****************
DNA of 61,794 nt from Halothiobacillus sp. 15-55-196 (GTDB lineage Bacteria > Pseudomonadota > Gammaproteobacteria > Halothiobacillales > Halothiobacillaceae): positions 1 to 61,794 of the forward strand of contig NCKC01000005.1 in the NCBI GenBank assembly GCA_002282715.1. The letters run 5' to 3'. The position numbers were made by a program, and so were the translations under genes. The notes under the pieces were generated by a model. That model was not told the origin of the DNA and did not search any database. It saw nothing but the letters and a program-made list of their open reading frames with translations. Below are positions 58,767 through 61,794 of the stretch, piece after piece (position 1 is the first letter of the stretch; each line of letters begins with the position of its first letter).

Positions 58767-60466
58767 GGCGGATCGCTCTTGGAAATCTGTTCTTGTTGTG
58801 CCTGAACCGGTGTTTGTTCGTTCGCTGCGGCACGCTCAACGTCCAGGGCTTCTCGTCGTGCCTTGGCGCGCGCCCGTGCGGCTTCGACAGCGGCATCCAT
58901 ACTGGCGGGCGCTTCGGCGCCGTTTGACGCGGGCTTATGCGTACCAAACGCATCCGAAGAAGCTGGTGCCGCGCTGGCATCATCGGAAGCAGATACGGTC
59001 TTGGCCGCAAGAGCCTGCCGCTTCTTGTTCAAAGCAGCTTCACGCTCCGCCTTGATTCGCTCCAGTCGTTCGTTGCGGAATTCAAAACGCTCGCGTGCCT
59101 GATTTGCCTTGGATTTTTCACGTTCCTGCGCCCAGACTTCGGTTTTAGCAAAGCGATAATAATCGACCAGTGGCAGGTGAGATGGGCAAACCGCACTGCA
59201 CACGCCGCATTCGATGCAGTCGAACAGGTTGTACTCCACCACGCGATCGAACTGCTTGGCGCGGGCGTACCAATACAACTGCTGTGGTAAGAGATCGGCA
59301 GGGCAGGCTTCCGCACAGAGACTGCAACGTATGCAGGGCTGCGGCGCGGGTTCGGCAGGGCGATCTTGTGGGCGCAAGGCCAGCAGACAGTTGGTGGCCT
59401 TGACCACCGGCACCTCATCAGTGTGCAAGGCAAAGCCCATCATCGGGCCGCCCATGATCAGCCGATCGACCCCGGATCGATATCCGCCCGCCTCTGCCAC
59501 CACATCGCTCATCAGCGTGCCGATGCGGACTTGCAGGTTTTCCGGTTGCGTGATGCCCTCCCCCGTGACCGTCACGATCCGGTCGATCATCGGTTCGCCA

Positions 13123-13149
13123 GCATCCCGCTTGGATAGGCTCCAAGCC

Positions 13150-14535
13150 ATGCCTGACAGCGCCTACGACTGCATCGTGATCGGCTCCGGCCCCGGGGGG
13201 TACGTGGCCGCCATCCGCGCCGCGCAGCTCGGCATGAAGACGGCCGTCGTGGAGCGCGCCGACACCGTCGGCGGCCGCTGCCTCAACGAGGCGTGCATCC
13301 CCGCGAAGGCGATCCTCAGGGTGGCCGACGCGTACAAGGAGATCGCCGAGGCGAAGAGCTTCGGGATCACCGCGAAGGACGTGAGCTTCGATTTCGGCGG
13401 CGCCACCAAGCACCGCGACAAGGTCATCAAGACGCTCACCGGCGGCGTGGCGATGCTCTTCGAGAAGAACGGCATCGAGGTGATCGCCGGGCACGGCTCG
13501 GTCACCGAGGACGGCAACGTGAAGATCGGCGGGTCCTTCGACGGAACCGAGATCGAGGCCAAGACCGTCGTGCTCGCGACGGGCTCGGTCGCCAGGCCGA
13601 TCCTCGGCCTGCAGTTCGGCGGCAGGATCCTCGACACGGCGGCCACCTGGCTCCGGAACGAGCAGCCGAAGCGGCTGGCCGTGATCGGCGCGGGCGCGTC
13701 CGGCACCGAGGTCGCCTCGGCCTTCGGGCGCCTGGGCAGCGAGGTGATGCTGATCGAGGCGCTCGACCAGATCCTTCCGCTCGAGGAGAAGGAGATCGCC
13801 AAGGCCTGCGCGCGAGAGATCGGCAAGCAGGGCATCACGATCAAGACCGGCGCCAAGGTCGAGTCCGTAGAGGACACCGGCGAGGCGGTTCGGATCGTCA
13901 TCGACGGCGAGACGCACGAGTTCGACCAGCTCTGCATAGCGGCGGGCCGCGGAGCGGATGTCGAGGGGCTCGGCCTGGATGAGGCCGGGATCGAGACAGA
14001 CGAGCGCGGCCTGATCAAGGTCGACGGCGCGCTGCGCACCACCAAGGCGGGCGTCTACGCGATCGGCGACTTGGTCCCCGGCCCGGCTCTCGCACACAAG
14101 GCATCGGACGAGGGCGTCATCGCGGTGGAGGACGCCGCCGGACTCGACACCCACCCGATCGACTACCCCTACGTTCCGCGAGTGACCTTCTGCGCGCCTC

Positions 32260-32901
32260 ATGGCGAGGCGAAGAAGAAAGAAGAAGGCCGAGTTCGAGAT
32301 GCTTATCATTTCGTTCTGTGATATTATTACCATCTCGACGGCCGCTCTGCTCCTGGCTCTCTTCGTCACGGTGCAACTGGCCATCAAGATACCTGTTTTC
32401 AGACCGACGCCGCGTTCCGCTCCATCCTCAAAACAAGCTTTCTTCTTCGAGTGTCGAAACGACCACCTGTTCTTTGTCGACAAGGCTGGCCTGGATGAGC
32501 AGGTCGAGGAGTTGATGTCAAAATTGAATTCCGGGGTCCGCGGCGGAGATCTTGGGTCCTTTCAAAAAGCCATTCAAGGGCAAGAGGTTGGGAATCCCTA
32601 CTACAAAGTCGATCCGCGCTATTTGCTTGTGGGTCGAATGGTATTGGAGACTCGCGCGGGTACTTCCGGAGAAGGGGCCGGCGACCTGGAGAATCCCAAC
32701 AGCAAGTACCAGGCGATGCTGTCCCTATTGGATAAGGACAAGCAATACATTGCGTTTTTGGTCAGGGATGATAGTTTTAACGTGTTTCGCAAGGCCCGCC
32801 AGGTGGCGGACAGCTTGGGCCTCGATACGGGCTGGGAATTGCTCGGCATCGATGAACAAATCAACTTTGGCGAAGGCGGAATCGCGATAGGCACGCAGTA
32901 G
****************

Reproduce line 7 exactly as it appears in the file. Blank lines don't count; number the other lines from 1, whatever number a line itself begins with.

59101 GATTTGCCTTGGATTTTTCACGTTCCTGCGCCCAGACTTCGGTTTTAGCAAAGCGATAATAATCGACCAGTGGCAGGTGAGATGGGCAAACCGCACTGCA